Does a flight attendant ever see the same crew, or is it new faces every trip? Does it change depending on the type of airline and their schedule? Do they ever get to know their colleagues?
The large international airlines can have upwards of 15,000 flight attendants, operating thousands of flights every day. The crew for each flight are somewhat randomly chosen, although seniority has to be taken into consideration to make sure there is a mix of experienced crew on each flight. This is for safety reasons to ensure the aircraft is not being operated by a crew who are all new, for example. When the roster is published, they will know their schedule and can check which colleagues are on those flights. There might be a familiar name!
Photo: Etihad Airways
Short-haul vs. long-haul
On short-haul flights, the flight attendants will be different every day. On long-haul trips, the flight attendants stay together the whole trip. Rarely do they work with the same people again; for example, in a five-year period, they may work with the same colleague two or three times. They will always work with a different team of crew but are more likely to work with a senior cabin crew member numerous times as there are fewer of them in ratio to flight attendants.
Advantages and disadvantages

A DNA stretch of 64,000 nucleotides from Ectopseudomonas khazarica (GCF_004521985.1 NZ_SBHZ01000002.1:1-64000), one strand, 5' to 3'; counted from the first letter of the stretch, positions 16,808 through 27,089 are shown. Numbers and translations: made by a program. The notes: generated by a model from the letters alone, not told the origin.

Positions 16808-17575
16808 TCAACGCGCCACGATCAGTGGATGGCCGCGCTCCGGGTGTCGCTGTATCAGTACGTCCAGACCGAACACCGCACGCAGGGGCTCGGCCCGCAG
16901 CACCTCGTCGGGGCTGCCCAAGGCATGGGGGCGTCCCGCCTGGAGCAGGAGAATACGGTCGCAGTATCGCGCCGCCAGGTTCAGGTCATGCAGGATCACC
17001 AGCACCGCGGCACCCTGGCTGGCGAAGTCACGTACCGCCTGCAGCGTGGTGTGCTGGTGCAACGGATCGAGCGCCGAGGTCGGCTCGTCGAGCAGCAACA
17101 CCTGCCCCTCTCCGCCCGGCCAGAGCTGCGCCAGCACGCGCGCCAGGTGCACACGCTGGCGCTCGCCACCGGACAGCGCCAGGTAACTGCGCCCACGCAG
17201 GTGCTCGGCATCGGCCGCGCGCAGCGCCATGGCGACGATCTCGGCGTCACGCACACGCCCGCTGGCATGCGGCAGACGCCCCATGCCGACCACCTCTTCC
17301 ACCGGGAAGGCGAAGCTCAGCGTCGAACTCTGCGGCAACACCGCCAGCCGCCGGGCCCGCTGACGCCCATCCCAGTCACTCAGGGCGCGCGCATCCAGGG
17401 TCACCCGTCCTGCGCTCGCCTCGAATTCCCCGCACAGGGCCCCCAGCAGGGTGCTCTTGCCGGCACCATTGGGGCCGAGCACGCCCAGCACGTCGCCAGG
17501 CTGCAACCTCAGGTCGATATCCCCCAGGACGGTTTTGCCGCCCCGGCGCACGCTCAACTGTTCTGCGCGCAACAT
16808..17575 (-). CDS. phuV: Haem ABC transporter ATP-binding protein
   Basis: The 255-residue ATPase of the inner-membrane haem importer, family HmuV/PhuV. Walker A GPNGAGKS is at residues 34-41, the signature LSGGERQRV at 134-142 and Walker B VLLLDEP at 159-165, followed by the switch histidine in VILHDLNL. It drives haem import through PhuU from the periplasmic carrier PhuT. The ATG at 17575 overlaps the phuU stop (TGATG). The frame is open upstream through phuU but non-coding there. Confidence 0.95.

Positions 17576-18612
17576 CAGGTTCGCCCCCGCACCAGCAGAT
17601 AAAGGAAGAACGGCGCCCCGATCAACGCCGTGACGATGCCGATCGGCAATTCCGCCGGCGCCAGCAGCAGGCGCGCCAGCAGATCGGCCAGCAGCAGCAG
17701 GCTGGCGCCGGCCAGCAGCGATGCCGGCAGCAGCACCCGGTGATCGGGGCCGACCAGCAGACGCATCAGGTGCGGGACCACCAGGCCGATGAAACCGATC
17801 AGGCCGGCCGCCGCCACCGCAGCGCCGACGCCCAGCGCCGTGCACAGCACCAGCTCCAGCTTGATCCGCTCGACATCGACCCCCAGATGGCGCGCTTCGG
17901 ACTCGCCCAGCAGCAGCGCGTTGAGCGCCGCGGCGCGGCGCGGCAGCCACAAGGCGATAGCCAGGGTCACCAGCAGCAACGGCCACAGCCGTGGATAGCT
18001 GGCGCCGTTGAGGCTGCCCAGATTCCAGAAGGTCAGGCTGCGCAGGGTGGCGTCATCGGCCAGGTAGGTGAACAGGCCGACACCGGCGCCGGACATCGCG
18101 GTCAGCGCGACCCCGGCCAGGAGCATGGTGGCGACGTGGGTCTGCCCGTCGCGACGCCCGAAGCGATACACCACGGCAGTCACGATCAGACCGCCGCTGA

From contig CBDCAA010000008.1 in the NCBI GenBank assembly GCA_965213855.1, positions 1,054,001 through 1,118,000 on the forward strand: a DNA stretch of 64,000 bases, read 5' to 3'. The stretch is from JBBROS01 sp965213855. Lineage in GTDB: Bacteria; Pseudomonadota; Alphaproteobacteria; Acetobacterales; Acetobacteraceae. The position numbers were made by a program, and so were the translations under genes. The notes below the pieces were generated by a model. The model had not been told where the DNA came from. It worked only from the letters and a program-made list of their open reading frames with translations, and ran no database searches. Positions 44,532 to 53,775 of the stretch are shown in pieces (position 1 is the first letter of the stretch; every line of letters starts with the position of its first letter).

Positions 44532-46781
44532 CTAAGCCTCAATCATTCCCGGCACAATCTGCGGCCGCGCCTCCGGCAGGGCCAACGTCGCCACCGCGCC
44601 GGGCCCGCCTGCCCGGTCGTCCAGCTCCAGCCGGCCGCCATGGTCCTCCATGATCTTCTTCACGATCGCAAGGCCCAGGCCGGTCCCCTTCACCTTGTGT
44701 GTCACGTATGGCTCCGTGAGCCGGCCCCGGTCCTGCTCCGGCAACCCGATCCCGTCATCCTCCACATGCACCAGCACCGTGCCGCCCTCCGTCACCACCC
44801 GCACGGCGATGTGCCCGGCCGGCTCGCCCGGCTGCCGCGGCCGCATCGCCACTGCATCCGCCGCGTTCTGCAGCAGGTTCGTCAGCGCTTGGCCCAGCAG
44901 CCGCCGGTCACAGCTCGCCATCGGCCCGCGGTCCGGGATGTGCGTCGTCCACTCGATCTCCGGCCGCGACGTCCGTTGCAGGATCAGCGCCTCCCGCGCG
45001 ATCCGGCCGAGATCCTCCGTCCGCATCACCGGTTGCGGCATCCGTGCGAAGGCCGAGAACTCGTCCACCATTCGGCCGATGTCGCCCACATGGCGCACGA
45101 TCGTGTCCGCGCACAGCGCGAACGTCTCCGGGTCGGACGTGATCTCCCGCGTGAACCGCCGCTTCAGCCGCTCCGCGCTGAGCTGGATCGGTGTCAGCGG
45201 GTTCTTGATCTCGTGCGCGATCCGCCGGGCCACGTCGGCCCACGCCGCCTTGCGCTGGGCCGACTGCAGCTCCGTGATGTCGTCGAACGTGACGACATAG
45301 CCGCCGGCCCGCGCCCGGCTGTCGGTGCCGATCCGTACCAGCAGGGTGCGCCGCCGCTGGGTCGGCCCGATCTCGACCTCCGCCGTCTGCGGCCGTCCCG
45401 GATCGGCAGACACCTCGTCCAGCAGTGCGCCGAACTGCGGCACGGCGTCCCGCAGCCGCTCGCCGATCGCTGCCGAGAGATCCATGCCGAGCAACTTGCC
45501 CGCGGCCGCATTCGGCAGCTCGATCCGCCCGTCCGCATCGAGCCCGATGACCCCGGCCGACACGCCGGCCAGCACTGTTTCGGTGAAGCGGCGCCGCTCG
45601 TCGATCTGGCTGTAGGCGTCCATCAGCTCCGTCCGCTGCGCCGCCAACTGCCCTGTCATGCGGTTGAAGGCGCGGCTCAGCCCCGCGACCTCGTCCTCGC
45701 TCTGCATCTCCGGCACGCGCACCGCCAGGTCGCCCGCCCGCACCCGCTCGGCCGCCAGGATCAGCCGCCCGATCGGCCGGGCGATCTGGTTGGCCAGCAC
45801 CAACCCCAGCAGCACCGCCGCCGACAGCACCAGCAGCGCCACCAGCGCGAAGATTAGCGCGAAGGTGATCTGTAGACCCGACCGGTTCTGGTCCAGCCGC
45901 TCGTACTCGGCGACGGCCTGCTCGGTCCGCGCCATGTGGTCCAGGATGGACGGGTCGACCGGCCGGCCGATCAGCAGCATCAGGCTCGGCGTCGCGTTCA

It is unusual to think that a flight attendant goes to work with a bunch of strangers every day. They work well together (usually!), have a successful flight, and go home. They may have a layover, go to a restaurant and sightsee with them, or may never see those crew again. This can be an advantage if they didn’t like a crew member. If they have a really great whole crew for a trip, it is very unlikely that they’ll work with all of them again. This is why it is important for flight attendants to stay in touch. Another disadvantage is that they have to introduce themselves every day or trip to the new team.
Future trips and bidding
As a flight attendant, you do meet some great crew members who become friends. They might not work together again, but if they do, they really appreciate them onboard. They may get lucky and see them on another trip in the future, in another year or two! Some airlines have a bidding process where you can ask for a particular trip, and a colleague can also bid on it. However, there is usually a chance that only one of them will get the bid.
At regional airlines, there are typically lots of familiar faces. The bases are usually smaller, and most crew will know each other. In charter airlines, it is often the same. Low-cost airlines also have some regional bases, so often, the crew will know each other and work together on a regular basis. Some US regional airlines have a line system where the flight attendants may work with the same team for a few days operating domestic routes.
Photo: TUI UK
Most VIP operators are quite small, with a handful of aircraft. In these cases, many flight attendants fly solo operation. They will not usually work with another crew member unless it is especially asked for, for service reasons. They will only work regularly with the same flight crew for a rotation period which could be two or three weeks. On larger aircraft types, flight attendants do work in a small team and are usually a close-knit group.